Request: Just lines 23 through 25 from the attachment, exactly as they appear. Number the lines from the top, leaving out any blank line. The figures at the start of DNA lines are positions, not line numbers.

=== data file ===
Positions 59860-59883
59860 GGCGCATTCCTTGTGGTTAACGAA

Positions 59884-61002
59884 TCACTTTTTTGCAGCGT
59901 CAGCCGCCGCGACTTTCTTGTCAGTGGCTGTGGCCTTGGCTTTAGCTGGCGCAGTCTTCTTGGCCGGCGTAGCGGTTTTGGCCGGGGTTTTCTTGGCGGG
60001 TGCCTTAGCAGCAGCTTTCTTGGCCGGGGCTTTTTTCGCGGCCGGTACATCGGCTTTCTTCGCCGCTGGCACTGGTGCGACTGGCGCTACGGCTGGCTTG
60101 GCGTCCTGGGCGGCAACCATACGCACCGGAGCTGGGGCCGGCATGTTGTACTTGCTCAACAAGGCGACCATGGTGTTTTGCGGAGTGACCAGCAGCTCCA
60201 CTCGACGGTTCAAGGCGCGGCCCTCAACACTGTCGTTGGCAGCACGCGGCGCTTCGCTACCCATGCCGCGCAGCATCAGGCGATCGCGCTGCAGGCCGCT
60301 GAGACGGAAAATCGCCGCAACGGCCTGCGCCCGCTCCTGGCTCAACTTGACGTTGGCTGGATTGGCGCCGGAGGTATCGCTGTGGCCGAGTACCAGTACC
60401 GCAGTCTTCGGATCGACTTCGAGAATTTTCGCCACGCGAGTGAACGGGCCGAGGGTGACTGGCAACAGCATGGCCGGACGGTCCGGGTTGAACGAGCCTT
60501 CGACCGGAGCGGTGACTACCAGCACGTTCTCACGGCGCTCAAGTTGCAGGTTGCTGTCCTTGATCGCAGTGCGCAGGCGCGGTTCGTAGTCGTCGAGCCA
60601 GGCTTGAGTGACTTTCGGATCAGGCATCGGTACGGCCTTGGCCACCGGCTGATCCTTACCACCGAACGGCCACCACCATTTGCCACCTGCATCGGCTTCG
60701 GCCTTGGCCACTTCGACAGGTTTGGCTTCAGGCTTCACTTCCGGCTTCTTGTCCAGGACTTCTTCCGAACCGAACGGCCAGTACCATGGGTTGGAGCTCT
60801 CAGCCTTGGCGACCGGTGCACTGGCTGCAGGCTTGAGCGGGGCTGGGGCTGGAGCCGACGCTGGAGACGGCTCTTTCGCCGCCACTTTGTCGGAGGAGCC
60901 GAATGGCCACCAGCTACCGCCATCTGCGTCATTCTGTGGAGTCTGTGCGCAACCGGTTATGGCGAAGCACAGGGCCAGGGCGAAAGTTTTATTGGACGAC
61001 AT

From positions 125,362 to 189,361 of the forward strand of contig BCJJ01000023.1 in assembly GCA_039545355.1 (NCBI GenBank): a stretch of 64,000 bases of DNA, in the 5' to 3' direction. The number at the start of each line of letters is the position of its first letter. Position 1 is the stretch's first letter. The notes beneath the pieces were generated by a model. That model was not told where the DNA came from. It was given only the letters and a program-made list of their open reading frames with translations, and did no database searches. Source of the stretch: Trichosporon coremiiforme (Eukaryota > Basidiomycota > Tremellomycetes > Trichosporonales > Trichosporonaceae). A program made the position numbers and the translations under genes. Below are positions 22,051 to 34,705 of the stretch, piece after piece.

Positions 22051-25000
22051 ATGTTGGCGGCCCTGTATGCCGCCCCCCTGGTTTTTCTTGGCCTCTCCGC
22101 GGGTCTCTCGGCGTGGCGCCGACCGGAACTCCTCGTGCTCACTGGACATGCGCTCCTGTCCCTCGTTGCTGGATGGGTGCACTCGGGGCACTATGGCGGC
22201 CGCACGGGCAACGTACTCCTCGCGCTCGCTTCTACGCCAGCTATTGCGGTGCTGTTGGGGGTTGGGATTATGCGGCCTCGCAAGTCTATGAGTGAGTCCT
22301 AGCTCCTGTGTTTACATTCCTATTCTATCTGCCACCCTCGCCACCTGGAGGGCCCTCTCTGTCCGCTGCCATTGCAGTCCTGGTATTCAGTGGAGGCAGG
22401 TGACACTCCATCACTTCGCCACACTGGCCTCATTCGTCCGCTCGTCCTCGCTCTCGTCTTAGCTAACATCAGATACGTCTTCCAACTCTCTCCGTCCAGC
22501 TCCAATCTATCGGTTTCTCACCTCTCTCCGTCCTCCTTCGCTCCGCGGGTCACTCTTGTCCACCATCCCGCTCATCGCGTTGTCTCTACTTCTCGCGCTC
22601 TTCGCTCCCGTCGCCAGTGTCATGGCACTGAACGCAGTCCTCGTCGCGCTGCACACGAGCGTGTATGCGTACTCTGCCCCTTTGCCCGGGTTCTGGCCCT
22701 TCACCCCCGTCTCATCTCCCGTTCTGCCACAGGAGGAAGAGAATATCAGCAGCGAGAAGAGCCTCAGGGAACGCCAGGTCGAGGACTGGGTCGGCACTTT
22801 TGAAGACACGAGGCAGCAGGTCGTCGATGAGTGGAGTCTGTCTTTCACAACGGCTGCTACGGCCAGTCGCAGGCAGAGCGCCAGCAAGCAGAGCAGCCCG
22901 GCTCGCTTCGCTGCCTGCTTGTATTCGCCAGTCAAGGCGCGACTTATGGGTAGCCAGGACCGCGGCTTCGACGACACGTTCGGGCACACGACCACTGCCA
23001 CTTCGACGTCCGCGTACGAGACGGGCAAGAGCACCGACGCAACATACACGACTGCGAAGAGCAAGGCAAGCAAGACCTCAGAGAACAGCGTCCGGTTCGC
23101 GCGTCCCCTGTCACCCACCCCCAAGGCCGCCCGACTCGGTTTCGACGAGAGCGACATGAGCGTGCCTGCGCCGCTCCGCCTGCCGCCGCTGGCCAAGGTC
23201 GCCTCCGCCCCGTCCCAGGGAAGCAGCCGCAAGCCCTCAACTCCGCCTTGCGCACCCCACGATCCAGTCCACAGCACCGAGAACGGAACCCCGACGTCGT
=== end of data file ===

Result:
22401 TGACACTCCATCACTTCGCCACACTGGCCTCATTCGTCCGCTCGTCCTCGCTCTCGTCTTAGCTAACATCAGATACGTCTTCCAACTCTCTCCGTCCAGC
22501 TCCAATCTATCGGTTTCTCACCTCTCTCCGTCCTCCTTCGCTCCGCGGGTCACTCTTGTCCACCATCCCGCTCATCGCGTTGTCTCTACTTCTCGCGCTC
22601 TTCGCTCCCGTCGCCAGTGTCATGGCACTGAACGCAGTCCTCGTCGCGCTGCACACGAGCGTGTATGCGTACTCTGCCCCTTTGCCCGGGTTCTGGCCCT